CHEYENNE, Wyo. — For the next three weeks, British artist Chris Drury will be constructing a outdoor sculpture at the University of Wyoming that connects the burning of fossil fuels to the region’s devastating mountain pine beetle epidemic.
It’s a message that doesn’t sit well with Wyoming’s mineral industry, which dominates the state’s economy and has given millions to the university.
The sculpture, titled “Carbon Sink,” will consist of a flat whirlpool of beetle-killed logs spiraling into a vortex of charred, black wood and studded with large lumps of Wyoming coal. Thirty-six feet in diameter, it will be located just south of Old Main, near the intersection of 10th Street and Ivinson Avenue.
The work will be the latest entry in the UW Art Museum’s ongoing exhibition of large-scale sculptures around campus and throughout Laramie.
Like the other exhibition entries, “Carbon Sink” is only expected to last for a few years, until the wind and elements weather it down.
UW Art Museum Director Susan Molderhauer said the total cost for Drury’s sculpture and a second sculpture by a different artist was $75,000.
The sculpture is funded in part by a public grant through the Wyoming Cultural Trust Fund, she said. The remainder of the cost is being paid by a private donor.
Molderhauer said she’s been trying to bring Drury to Laramie since 2008, when the museum first launched its outdoor sculpture exhibition.
The sculpture was reviewed by UW’s art committee and approved by UW President Tom Buchanan, said university spokesman Jim Kearns.
Drury, a “land artist” who for 36 years has built sculptures in America and Europe using local materials and the local landscape, said he got the idea for “Carbon Sink” when he visited Laramie in November.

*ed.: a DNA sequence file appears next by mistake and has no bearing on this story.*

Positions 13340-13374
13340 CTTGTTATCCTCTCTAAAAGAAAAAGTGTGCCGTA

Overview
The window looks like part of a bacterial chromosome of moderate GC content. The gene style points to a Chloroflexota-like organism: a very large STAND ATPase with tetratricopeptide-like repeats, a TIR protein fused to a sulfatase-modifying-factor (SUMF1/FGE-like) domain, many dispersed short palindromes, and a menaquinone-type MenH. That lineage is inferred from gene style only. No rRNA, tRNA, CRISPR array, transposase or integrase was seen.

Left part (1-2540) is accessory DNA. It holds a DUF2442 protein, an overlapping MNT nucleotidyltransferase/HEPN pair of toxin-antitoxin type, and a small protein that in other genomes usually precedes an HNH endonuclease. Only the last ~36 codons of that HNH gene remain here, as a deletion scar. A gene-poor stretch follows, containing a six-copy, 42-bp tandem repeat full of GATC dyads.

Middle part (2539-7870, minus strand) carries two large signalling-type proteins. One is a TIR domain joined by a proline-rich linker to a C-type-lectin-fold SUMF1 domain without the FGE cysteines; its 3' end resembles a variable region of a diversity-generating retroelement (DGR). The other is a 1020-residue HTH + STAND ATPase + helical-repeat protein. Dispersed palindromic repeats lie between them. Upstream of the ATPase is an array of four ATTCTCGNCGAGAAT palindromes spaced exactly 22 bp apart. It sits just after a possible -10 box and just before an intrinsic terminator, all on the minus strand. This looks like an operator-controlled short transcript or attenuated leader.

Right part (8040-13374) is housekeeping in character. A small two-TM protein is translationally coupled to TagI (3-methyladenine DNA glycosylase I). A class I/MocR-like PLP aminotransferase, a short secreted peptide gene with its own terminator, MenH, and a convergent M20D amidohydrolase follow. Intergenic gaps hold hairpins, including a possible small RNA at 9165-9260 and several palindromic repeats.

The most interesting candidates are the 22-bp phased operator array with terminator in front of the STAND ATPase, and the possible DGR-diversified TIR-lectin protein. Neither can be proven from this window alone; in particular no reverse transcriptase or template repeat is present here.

Talking with UW faculty and students, Drury said he learned about how during the past decade or so, mountain pine beetles have infested and killed more than 100 million acres of forest in Wyoming and other mountain states with no effective large-scale way to stop them.
Most scientists believe the dramatic increase in the number of beetles has been caused by warming temperatures and drought. In turn, most of the scientific community believes those trends are primarily human-caused, in large part because burning coal, oil and gas releases carbon dioxide and other heat-trapping gases into the atmosphere.
“I just wanted to make that connection between the burning of coal and the dying of trees,” Drury said. “But I also wanted to make a very beautiful object that pulls you in, as it were.”
But Drury’s message could prove controversial in Wyoming, which produces more coal than any other state and is heavily reliant economically on fossil fuel extraction.
Last year, several major UW donors threatened to withhold millions in promised donations after the university invited 1960s radical-turned-academic Bill Ayers to speak on campus. UW banned Ayers from speaking, citing threats of violence, but a federal judge forced the school to allow him to deliver a lecture on education theory.
Marion Loomis, executive director of the Wyoming Mining Association, said it’s “really disappointing” that UW decided to build the sculpture. He pointed out that the mining industry has “been a stalwart supporter” of the university for years, giving the school millions of dollars in donations for projects such as the new School of Energy Resources.
“They get millions of dollars in royalties from oil, gas and coal to run the university, and then they put up a monument attacking me, demonizing the industry,” Loomis said. “I understand academic freedom, and we’re very supportive of it, but it’s still disappointing.”
Loomis said it’s “hard to tell” whether the sculpture would affect the mining industry’s donations to UW in the future.
“I’ll have to see what it looks like, I guess,” he said. “And maybe they’ll put up a sculpture commending the affordable, reliable electricity that comes from coal on the other end of Prexy’s Pasture.”
Kearns said UW officials had no comment on potential controversy over the project.